I was thinking about this problem…
Let's say you have 4 40' containers lined up next to each other. If we cut the sidewalls to walk through, we have the above mentioned problems:
- roof sags; rain on the roof goes to the center of the roof into the cracks perhaps in the house
I'm planning a container house in a very cold environment (though dry) and need insulation on the roof somewhere. That would mean I have to use wood to put a regular type of roof on top with something like fiberglass shingles.
Now I'm exploring the idea:
- There is a crack between each container. Fill in the gap with as much spray insulation as you can reach in there.
- weld a strip completely over the top of the crack joining containers on the roof, trying to make it a continuous weld, so no water (or much air) will leak into the container
- stack a second container on each container
- insulate under the floor of the second one and perhaps have a raised floor
- seal up any cracks with spray foam
- weld another strip completely over the top of the crack on the top containers and maybe on the sides.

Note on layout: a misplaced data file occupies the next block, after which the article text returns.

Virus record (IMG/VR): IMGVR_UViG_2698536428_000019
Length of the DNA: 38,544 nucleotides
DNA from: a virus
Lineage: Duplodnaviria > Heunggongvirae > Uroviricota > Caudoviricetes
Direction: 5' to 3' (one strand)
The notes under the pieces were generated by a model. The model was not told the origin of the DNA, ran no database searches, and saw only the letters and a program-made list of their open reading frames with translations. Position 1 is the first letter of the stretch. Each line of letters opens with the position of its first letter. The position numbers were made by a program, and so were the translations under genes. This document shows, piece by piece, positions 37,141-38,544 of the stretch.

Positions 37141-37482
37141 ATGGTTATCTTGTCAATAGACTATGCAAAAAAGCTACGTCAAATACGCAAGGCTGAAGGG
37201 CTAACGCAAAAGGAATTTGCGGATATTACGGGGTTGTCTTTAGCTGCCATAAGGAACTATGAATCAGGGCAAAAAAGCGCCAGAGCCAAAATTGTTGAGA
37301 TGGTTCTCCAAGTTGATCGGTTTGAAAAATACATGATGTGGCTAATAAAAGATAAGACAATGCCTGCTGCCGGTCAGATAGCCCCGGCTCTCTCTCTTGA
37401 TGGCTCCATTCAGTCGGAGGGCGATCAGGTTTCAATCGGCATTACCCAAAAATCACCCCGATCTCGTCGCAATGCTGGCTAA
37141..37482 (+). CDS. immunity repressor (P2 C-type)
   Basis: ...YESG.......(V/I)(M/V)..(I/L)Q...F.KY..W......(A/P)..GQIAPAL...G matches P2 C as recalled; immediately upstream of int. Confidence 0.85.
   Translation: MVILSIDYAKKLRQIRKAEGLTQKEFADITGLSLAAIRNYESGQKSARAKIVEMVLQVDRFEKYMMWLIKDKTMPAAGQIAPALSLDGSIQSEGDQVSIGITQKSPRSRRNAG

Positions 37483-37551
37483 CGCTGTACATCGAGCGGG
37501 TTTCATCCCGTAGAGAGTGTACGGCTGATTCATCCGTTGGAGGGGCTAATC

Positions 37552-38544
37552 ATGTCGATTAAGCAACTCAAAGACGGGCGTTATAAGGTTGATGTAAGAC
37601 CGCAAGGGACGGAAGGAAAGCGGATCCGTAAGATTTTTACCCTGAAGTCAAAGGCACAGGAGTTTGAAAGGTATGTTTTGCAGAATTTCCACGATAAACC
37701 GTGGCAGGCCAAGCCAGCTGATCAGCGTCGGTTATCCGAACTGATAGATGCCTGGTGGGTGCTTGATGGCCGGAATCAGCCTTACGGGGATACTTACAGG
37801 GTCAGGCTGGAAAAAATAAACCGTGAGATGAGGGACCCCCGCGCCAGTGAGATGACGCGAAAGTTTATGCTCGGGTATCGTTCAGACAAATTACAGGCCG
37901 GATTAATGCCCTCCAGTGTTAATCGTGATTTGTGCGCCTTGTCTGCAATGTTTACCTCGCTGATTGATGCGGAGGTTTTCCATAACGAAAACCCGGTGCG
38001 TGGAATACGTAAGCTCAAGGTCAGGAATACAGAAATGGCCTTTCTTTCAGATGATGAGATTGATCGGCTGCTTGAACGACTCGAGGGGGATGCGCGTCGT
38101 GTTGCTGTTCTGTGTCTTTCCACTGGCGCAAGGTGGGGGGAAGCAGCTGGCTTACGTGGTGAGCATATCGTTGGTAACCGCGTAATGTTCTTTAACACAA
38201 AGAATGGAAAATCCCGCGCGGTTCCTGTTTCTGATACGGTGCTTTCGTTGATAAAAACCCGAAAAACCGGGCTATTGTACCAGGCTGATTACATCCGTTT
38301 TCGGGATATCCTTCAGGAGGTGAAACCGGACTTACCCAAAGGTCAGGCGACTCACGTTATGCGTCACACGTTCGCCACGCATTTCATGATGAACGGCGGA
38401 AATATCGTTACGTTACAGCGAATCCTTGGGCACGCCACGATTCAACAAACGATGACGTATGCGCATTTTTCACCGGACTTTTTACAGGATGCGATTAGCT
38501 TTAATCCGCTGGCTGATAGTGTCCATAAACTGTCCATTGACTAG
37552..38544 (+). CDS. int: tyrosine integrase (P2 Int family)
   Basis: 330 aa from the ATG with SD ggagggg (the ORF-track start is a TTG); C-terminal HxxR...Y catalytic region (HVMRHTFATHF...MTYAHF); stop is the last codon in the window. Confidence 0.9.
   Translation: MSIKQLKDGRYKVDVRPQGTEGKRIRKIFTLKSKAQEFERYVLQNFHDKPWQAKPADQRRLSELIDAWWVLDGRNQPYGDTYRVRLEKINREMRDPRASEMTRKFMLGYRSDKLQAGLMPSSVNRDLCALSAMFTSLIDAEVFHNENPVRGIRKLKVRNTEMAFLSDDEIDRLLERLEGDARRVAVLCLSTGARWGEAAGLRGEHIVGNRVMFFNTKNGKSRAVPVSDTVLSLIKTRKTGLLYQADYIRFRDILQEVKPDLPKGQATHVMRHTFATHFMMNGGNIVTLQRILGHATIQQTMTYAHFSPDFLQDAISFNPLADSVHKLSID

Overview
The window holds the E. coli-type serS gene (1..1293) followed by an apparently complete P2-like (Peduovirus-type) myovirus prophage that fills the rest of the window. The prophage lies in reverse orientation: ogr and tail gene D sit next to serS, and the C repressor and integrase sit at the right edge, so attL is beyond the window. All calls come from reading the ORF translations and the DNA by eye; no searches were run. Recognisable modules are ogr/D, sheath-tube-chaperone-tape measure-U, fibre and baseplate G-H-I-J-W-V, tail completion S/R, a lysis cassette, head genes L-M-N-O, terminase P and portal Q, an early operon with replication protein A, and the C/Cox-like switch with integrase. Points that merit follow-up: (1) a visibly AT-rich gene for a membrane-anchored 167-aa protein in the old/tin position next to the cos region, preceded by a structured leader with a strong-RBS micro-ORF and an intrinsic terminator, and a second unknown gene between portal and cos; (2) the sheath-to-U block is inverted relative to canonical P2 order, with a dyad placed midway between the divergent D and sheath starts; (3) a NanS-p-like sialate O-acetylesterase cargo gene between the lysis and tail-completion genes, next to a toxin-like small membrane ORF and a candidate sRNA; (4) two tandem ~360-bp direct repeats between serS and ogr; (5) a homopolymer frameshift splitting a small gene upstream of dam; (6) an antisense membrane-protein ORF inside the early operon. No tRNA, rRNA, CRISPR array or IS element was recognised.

- paint over the strip of metal with water proof paint.
- use the top floor like a storage attic, workbench area, or greenhouse
- I'm guessing it's a lot less labor than constructing a standard roof
- pretty easy to do insulation between the 1st and 2nd floors for the living space in the 1st floor
- probably has a cool raw industrial look
- could remodel expand the house into the top floor in the future
- right now I think the cost of containers might be more expensive than standard roofing material, though not that much different.
- I wonder if you only filled the crack between containers with spray insulation and welded a strip with a continuous bead to join containers at the crack how waterproof (or possible) that is.
- The Platoon has an open roof deck. I think the whole drainage scheme probably breaks my budget.